‘Is America’s suburban dream collapsing into a nightmare?’

June 20, 2008 at 10:15 am 1 comment

The above is the provocative headline on a story on cnn.com. After some description of the foreclosures in suburbia, the story focuses on the shifting attitudes of homeowners.

“The American dream is absolutely changing,” (Christopher Leinberger, an urban planning professor at the University of Michigan and visiting fellow at the Brookings Institution,) told CNN.

This change can be witnessed in places like Atlanta, Georgia, Detroit, Michigan, and Dallas, Texas, said Leinberger, where once rundown downtowns are being revitalized by well-educated, young professionals who have no desire to live in a detached single family home typical of a suburbia where life is often centered around long commutes and cars.

Instead, they are looking for what Leinberger calls “walkable urbanism” — both small communities and big cities characterized by efficient mass transit systems and high density developments enabling residents to walk virtually everywhere for everything — from home to work to restaurants to movie theaters.

The so-called New Urbanism movement emerged in the mid-90s and has been steadily gaining momentum, especially with rising energy costs, environmental concerns and health problems associated with what Leinberger calls “drivable suburbanism” — a low-density built environment plan that emerged around the end of the World War II and has been the dominant design in the U.S. ever since.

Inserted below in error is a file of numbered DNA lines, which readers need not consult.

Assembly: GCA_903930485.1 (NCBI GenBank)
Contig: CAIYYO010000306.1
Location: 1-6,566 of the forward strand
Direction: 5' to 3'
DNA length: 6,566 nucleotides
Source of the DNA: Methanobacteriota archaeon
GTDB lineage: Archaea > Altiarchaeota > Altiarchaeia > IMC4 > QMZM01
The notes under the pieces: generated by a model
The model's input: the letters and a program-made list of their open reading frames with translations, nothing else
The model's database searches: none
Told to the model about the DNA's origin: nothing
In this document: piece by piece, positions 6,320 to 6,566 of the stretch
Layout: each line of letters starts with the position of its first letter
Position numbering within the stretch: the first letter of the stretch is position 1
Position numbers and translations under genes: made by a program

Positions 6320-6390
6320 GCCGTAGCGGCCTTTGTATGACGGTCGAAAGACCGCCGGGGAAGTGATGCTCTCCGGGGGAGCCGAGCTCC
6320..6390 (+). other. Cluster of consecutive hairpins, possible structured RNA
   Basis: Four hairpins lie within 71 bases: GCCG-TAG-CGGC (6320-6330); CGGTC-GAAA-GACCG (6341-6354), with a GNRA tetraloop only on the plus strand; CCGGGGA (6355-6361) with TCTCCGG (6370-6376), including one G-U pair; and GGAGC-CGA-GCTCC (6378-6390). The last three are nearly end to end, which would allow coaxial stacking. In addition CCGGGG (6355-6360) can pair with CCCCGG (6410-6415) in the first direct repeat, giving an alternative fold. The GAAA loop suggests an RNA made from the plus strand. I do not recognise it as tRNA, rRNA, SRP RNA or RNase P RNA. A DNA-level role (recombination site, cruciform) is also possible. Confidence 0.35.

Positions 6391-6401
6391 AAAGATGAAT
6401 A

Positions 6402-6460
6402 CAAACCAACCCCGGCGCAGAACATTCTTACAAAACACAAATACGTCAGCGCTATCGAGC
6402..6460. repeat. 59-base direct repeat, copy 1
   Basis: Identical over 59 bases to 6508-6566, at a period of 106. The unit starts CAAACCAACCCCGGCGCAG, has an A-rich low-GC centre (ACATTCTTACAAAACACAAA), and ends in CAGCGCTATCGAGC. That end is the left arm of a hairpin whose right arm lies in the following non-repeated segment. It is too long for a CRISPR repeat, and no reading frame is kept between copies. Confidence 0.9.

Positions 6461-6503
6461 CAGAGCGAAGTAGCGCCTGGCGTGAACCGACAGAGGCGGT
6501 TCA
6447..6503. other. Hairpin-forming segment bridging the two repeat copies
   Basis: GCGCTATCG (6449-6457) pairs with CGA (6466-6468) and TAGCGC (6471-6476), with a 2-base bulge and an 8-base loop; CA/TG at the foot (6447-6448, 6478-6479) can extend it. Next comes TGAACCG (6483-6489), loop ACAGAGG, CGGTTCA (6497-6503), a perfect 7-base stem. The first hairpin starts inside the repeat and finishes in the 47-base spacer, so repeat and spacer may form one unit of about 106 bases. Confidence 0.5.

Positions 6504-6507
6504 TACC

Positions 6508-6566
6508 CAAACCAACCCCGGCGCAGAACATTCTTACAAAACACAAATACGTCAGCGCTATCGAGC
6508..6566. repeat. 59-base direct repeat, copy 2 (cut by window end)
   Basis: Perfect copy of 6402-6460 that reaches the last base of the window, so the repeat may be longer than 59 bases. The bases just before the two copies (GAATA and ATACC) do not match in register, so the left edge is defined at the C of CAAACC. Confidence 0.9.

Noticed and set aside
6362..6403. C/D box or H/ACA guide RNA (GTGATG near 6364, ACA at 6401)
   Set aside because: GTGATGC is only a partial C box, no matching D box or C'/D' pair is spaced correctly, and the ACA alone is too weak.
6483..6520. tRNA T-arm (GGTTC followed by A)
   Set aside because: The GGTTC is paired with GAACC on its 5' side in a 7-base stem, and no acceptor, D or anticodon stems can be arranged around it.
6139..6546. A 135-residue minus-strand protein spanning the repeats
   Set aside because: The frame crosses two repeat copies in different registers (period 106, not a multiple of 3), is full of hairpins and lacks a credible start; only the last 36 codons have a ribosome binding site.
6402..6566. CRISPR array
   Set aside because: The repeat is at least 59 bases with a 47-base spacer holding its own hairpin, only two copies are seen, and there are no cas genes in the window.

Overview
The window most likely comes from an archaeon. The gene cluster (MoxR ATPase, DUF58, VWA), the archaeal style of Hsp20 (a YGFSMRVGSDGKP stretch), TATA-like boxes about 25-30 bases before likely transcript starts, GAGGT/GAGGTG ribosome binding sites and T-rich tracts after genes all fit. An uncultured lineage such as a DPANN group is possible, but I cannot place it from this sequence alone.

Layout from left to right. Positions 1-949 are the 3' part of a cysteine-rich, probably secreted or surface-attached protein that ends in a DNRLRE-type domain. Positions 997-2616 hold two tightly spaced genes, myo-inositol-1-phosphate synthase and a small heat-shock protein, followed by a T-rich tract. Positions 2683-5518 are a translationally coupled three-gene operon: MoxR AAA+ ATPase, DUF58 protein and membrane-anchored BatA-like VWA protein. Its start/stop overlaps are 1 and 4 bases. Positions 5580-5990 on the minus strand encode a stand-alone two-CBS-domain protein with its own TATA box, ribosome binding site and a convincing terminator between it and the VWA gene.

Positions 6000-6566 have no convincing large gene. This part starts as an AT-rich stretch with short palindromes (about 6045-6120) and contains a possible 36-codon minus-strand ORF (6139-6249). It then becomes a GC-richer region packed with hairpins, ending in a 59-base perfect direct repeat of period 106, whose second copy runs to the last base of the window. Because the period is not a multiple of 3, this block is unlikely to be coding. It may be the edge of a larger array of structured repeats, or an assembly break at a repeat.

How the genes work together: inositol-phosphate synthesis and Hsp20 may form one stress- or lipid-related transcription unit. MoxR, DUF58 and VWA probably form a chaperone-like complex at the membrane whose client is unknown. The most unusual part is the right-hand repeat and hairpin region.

We don’t want to wish ill on the suburban dweller, but times may get tougher out there before they get better.

Read the whole story here.

— photo by respres on Flickr

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Entry filed under: Culture, Jon Swerens, Neighborhoods, Urbanism. Tags: , , , .

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1 Comment

  • 1. blackwasp19  |  June 22, 2008 at 10:49 pm

    Thanks for the article.

    The most interesting thing was reading the comments that people made. They were all over the spectrum and several on the negative.

    I do worry that people here “Urban” and the only think of downtown, or they think of this “super-urban” condo/small apartment Manhattanesque area. People often only think of apartments over retail when they here mixed-use.

    With urban design being presented that way of course there are many who are weary. That super high dense environment is great for some (especially young adults and DINKS), but when people have children many what their own home.

    What urbanists really need to be pushing is a “traditional neighborhood” design, with corner stores within a walkable distance and/or attached rowhomes that offer something more like a house (Throwing some apartments in there both over stores and freestanding would be an added bonus).

    Downtowns are great, but there is only a small segment of people who are going to want to make downtown their home, we have to have more relevant and intelligent urban alternative to suburban sprawl.


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